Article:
Is Donald Trump’s trade war bent on prolonging conflict with China rather than resolving differences?

Neal Kimberley says the US’ recent trade war moves against China indicate that it is more interested in protracted antagonism than finding solutions

PUBLISHED : Wednesday, 01 August, 2018, 10:02am
UPDATED : Wednesday, 01 August, 2018, 11:37am

When it comes to differences on trade, it’s almost as if Washington is trying to push China away from the negotiating table rather than tempting Beijing to talk. Washington’s blunt application of tariffs, in an attempt to force Beijing to make concessions, is likely to have the opposite effect. Or perhaps that’s Washington’s intention.

Pointing to last week’s apparent progress on resolving trade differences between the United States and the European Union, White House National Economic Director Larry Kudlow said on Friday that it vindicated US President Donald Trump’s view that “being tough and aggressive, and yes, using tariffs where required, can get you to the negotiating table”.

In truth, the application of trade tariffs to try and gain leverage in a hoped-for trade negotiation mirrors stratagems previously embraced by President Trump in his career as a property developer. Trump’s 1987 book, The Art of the Deal, stresses the importance of “Leverage. Don’t make deals without it”.

Yet, in the same book, Trump also states that “I've read hundreds of books about China over the decades. I know the Chinese. I've made a lot of money with the Chinese. I understand the Chinese mind.”

With that last quote in mind, it might seem odd that the US has opted for trade tariffs. The US administration must know that this approach forces China to dig its heels in. It would be anathema to China to even allow the impression to form that, in the face of tariffs, Beijing is prepared to kowtow to Washington over trade.

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A cynical view might even be that Washington has taken the tariff route precisely because it knows Beijing won’t then be able to give ground, thus perpetuating a trade war the US thinks it can win by attrition.

Certainly, as illustrated by exchanges last Thursday, between Chinese and US trade envoys at the World Trade Organisation (WTO) in Geneva, there’s a chasm between the two sides.

China is “the most protectionist, mercantilist economy in the world,” said US Deputy Trade Representative Dennis Shea at the WTO meeting, while China’s ambassador to the WTO, Zhang Xiangchen, made it quite plain that Beijing doesn’t take kindly to what it sees as Washington’s application of strong-arm tactics to try and force China to the negotiating table.

“Extortion, distortion or demonisation does no good to resolve the issues,” Zhang said in Geneva, adding that “holding our feet to the fire has never worked”.

A communication released by the US at that WTO meeting made the US view plain. The paper, “China’s Trade-Disruptive Economic Model”, argued that “China today maintains a state-led, trade-disruptive economic model … that imposes substantial costs on and presents severe challenges to WTO members”.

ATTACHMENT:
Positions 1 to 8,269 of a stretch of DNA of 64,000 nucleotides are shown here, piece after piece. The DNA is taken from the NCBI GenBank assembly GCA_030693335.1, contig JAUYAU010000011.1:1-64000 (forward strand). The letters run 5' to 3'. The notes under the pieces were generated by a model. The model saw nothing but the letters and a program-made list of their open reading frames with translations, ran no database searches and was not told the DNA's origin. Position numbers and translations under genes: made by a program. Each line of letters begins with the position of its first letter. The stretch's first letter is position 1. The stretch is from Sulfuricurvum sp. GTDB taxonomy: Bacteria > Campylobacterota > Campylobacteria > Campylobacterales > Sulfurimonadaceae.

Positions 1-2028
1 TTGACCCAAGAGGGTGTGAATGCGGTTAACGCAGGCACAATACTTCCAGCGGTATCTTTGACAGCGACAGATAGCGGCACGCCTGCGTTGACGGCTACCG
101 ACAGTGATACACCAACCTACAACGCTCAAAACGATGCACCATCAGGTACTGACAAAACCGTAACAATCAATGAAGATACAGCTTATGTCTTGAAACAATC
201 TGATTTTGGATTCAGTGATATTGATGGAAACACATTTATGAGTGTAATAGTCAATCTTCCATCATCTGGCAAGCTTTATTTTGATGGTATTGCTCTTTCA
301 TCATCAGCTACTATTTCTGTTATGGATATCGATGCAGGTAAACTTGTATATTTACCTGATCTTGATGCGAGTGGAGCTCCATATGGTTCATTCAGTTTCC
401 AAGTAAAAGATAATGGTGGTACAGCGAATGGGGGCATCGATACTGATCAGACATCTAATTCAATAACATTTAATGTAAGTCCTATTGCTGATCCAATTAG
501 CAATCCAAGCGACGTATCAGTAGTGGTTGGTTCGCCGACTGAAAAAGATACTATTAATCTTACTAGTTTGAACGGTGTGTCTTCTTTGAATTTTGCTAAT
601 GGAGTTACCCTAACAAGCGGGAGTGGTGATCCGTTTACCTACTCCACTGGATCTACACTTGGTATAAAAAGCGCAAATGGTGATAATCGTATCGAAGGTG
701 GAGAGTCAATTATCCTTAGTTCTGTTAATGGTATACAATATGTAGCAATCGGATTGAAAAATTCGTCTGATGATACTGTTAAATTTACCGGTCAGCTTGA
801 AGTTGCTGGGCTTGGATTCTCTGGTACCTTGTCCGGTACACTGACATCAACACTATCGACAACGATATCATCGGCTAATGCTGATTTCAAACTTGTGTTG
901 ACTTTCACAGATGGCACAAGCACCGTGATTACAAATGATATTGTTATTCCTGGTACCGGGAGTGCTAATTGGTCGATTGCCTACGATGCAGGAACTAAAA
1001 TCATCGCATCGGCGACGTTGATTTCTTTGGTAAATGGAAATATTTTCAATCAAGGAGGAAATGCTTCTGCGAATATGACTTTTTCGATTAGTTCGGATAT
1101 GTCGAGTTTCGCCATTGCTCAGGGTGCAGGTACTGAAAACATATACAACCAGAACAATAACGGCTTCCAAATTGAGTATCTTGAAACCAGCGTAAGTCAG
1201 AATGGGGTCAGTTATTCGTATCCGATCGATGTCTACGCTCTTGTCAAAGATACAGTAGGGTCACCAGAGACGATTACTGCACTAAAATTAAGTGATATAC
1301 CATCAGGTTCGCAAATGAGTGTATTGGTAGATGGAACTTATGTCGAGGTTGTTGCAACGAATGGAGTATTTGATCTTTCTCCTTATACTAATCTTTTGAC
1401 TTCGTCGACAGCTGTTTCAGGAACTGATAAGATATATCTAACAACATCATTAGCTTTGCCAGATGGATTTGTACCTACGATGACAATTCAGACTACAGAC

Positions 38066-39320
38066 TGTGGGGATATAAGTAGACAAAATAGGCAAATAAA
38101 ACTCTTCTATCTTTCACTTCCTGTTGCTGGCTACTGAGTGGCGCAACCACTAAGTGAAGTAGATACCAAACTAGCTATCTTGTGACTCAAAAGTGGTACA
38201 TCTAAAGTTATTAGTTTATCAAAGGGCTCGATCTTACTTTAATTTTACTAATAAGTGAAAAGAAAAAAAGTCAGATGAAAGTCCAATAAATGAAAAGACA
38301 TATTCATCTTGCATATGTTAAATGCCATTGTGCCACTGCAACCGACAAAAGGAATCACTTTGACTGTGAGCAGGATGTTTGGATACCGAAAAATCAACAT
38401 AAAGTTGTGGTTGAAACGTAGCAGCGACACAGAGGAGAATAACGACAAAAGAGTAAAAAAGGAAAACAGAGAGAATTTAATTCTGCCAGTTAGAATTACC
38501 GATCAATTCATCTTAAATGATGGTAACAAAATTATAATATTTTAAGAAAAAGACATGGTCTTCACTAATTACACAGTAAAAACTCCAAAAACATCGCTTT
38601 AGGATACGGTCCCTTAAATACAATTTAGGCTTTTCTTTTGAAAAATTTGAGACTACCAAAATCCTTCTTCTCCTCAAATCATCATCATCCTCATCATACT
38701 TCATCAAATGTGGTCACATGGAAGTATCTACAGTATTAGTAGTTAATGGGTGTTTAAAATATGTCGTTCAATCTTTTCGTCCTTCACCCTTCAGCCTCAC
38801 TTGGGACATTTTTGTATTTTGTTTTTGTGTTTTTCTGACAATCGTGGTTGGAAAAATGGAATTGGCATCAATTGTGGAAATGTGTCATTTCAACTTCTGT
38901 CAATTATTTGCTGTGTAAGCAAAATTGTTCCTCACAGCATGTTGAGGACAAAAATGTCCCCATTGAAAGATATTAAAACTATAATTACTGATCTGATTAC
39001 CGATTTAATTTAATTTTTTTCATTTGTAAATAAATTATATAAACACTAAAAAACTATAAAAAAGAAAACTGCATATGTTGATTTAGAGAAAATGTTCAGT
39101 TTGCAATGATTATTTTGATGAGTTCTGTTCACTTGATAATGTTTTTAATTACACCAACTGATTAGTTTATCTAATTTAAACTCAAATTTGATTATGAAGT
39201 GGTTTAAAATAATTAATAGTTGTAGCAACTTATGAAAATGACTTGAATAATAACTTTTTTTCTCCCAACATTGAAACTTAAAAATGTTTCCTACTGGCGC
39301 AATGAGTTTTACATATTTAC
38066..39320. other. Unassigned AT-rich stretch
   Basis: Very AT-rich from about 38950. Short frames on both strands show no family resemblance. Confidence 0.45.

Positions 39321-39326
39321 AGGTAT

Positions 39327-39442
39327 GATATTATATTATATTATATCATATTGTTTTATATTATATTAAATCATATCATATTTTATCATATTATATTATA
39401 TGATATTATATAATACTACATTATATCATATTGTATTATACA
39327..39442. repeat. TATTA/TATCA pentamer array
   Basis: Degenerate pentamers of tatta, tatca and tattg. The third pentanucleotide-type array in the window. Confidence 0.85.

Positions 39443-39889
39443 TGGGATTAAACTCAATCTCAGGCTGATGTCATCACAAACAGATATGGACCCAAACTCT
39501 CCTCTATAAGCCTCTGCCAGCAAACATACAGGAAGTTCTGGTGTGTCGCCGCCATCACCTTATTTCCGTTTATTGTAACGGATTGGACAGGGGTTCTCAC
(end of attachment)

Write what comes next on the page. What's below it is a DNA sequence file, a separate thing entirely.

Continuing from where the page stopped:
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The US-wrote document also contended that China’s interpretation of economic reform isn’t the embracing of market-oriented principles, but “means perfecting the government’s and the party’s management of the economy and strengthening the state sector, particularly state-owned enterprises” and that “as long as China remains on this path, the implications for [the WTO] are decidedly negative”.

Whatever your view of China’s economic model, a model which existed when China was accepted into the WTO, Washington must have known that such statements could only raise Chinese hackles.

Of course, given the Trump administration’s “America First” agenda, it is perhaps comforting that the US appears so solicitous of the WTO’s interests and of its wider membership even though on July 2, President Trump characterised the organisation as having treated the US “very badly for many, many years”.

It might therefore seem strange to discover that US actions are presently stymieing the activity of the appellate body of the WTO, the panel of judges which adjudicates over trade disputes such as those between China and the US.

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The appellate body normally comprises seven judges but, because of prior Trump administration vetoes, currently only has four members: China’s Hong Zhao, India’s Ujal Singh Bhatia, Mauritius’ Shree Baboo Chekitan Servansing, whose term expires in September and, from the US, Thomas R. Graham.

As, by convention, the Chinese and American judges would ordinarily recuse themselves from adjudicating a China-US trade dispute, prior US vetoes of judicial appointments to the WTO appellate body have created a situation where that body cannot currently convene a quorum to deliberate on such matters, even as the US has used the WTO as a forum to criticise China.

It’s all rather odd.

A cynic might even conclude the US seems more interested in a trade war with China than reaching trade peace.

Neal Kimberley is a commentator on macroeconomics and financial markets